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Thread: more stiff

  1. Member
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    #1

    more stiff

    Hello,

    Could anyone help me identify if the speaker is saying "more stiff" in this MP3 file?

    Here's a snippet from my dictation.

    Indirect. And as that arm floats, so you may notice a sense of solidity as it floats in the place of space in fact you can feel that now that sense. You might wonder whether the wrist is the more stiff than the elbow, or the elbow is more stiff than the shoulder.


    If my hearing is correct that the speaker is saying, "more stiff". My question is I think the comparative degree for "stiff" is "stiffer" as some online dictionaries indictate this too, but why does he say "more stiff"?

    The speaker is a British hypnotist, and this file is a relevant about the seminar.

    Thank you in advance!

    PS. My listening to English is not good, so I have to post here to get confirmed if I hear this correct.
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  2. emsr2d2's Avatar
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    #2

    Re: more stiff

    Yes, he says "more stiff" both times. However, he doesn't say "the" before the first "more".
    Remember - if you don't use correct capitalisation, punctuation and spacing, anything you write will be incorrect.

  3. Tarheel's Avatar
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    #3

    Re: more stiff

    Is that a British thing?

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    #4

    Re: more stiff

    Quote Originally Posted by emsr2d2 View Post
    Yes, he says "more stiff" both times. However, he doesn't say "the" before the first "more".
    Thank you for your confirmation. But why does he say "more stiff" instead of "stiffer"?

    Some dictionaries indicate that the comparative degree is "stiffer". Is it colloquial for using "more stiff"?

  5. emsr2d2's Avatar
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    #5

    Re: more stiff

    You'd have to ask the speaker why he chose "more stiff" over "stiffer". I'd have used the latter but the former is entirely understandable and isn't necessarily wrong.
    Remember - if you don't use correct capitalisation, punctuation and spacing, anything you write will be incorrect.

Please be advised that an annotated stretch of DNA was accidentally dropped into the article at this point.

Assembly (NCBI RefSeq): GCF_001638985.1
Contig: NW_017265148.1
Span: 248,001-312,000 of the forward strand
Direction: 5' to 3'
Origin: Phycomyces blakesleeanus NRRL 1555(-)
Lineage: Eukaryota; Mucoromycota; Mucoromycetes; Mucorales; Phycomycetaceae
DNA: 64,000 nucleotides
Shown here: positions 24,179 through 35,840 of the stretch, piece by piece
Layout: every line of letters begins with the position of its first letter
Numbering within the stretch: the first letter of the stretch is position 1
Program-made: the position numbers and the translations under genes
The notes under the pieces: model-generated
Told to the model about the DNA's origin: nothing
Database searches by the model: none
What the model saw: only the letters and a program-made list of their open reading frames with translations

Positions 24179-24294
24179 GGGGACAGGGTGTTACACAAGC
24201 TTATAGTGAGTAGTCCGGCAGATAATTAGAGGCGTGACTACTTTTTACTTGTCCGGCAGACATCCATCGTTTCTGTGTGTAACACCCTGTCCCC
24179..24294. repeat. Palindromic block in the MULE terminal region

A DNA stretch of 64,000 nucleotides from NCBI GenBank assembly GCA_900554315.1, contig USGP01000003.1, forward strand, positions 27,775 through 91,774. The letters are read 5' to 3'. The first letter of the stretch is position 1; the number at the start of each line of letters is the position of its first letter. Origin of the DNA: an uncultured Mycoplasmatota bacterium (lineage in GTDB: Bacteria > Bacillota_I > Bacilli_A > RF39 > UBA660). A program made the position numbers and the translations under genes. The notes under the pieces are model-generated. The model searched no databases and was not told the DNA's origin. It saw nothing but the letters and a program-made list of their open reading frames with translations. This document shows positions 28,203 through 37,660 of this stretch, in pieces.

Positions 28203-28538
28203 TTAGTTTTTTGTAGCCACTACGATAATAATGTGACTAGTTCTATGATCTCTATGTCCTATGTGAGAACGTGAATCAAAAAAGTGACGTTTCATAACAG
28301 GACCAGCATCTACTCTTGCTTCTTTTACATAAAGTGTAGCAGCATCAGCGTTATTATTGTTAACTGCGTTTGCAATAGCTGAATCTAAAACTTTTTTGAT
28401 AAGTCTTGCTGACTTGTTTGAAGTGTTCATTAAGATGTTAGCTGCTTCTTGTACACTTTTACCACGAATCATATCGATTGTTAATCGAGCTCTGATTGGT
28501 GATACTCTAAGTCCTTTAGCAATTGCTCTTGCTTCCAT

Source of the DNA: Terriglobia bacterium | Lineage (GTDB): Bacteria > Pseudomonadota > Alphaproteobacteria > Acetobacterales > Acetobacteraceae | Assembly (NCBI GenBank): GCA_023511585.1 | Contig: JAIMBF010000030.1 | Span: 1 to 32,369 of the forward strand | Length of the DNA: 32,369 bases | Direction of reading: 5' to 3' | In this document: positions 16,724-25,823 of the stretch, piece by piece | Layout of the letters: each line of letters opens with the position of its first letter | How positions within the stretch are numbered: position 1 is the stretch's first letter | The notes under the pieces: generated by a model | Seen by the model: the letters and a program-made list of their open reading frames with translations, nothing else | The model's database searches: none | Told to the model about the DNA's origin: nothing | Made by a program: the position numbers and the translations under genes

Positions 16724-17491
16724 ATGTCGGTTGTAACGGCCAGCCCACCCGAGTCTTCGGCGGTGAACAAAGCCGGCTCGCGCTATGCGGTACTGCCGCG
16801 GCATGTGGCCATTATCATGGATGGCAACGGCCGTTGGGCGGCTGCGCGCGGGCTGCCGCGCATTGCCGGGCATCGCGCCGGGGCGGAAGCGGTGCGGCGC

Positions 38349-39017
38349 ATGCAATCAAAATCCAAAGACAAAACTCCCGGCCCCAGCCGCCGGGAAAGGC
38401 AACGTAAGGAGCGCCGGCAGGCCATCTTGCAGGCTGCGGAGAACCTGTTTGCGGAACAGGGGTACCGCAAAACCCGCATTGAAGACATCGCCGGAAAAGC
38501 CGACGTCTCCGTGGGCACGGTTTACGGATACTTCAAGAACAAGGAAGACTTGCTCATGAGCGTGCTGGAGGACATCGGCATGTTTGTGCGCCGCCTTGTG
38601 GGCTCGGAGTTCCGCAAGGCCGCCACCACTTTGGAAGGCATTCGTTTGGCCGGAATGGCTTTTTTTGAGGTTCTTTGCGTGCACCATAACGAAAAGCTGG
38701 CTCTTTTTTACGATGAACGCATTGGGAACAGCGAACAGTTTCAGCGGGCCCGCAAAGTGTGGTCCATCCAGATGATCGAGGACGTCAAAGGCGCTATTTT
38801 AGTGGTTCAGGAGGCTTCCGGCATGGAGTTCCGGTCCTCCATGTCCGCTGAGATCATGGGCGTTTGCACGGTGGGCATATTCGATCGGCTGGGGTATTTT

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    #6

    Re: more stiff

    Quote Originally Posted by tree123 View Post
    Thank you for your confirmation. But why does he say "more stiff" instead of "stiffer"?

    Some dictionaries indicate that the comparative degree is "stiffer". Is it colloquial for using "more stiff"?
    It's not colloquial. If anything, "more stiff" sounds a little more formal to me. Many comparatives can be replaced with more​ + the plain adjective.
    I am not a teacher.

  7. Editor, UsingEnglish.com
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    #7

    Re: more stiff

    The traditional view that we make comparatives of one-syllable adjectives only with -er is being challenged. I would say stiffer, but I am probably old enough to be the speaker's father.

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    #8

    Re: more stiff

    Quote Originally Posted by Tdol View Post
    The traditional view that we make comparatives of one-syllable adjectives only with -er is being challenged. I would say stiffer, but I am probably old enough to be the speaker's father.
    This is what I learnt in our English textbooks and grammar book. I guess he is in his mid or early 50s.

  9. Editor, UsingEnglish.com
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    #9

    Re: more stiff

    Things are changing.

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    #10

    Re: more stiff

    I have some experience in hypnosis.

    I can tell you that when performing a hypnotic induction, hyponotists choose their words very carefully. There are good reasons for using the exact phrase more stiff twice in quick succession.

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